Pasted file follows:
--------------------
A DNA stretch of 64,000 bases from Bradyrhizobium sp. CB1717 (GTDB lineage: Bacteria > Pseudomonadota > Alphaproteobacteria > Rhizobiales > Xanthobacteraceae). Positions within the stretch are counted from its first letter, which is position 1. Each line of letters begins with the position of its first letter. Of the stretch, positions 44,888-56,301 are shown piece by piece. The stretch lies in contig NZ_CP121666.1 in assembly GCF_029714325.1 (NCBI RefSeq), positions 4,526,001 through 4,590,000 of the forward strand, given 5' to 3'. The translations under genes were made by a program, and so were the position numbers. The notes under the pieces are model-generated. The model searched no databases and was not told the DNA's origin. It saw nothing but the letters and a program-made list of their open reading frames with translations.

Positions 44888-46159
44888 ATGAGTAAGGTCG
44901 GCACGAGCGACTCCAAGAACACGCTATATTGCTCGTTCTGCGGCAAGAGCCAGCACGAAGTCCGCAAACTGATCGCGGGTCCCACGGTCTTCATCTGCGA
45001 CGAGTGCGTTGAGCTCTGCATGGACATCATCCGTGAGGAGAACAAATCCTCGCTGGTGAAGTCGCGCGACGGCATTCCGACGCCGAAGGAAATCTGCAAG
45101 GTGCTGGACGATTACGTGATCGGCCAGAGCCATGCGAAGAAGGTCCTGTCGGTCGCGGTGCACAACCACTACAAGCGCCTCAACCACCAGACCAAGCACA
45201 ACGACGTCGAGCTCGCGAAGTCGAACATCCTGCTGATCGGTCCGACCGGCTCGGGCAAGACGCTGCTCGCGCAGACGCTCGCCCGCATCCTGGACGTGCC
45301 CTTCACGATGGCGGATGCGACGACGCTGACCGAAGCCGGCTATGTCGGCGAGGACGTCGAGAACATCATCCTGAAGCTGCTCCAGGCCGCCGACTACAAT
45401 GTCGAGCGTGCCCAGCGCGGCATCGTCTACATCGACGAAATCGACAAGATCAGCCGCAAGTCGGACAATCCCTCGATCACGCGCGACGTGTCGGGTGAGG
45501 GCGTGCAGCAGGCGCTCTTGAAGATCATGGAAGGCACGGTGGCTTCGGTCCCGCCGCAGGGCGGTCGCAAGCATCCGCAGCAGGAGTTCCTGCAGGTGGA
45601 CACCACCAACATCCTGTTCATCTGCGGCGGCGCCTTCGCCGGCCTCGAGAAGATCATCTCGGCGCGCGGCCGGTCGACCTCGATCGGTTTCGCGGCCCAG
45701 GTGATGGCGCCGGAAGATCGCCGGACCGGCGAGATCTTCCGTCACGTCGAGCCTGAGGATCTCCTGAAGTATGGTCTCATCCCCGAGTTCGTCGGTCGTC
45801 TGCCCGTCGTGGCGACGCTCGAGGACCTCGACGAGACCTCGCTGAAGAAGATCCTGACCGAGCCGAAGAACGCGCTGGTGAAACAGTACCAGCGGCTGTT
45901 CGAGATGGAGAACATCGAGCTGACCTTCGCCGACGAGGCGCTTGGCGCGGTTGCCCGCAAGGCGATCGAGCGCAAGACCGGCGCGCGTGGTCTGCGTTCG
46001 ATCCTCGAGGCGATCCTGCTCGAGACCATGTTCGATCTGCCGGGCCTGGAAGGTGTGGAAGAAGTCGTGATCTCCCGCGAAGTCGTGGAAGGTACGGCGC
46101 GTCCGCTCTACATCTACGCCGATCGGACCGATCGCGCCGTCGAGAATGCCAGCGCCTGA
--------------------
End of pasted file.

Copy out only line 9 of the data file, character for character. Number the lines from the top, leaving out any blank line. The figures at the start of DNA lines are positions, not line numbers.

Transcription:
45401 GTCGAGCGTGCCCAGCGCGGCATCGTCTACATCGACGAAATCGACAAGATCAGCCGCAAGTCGGACAATCCCTCGATCACGCGCGACGTGTCGGGTGAGG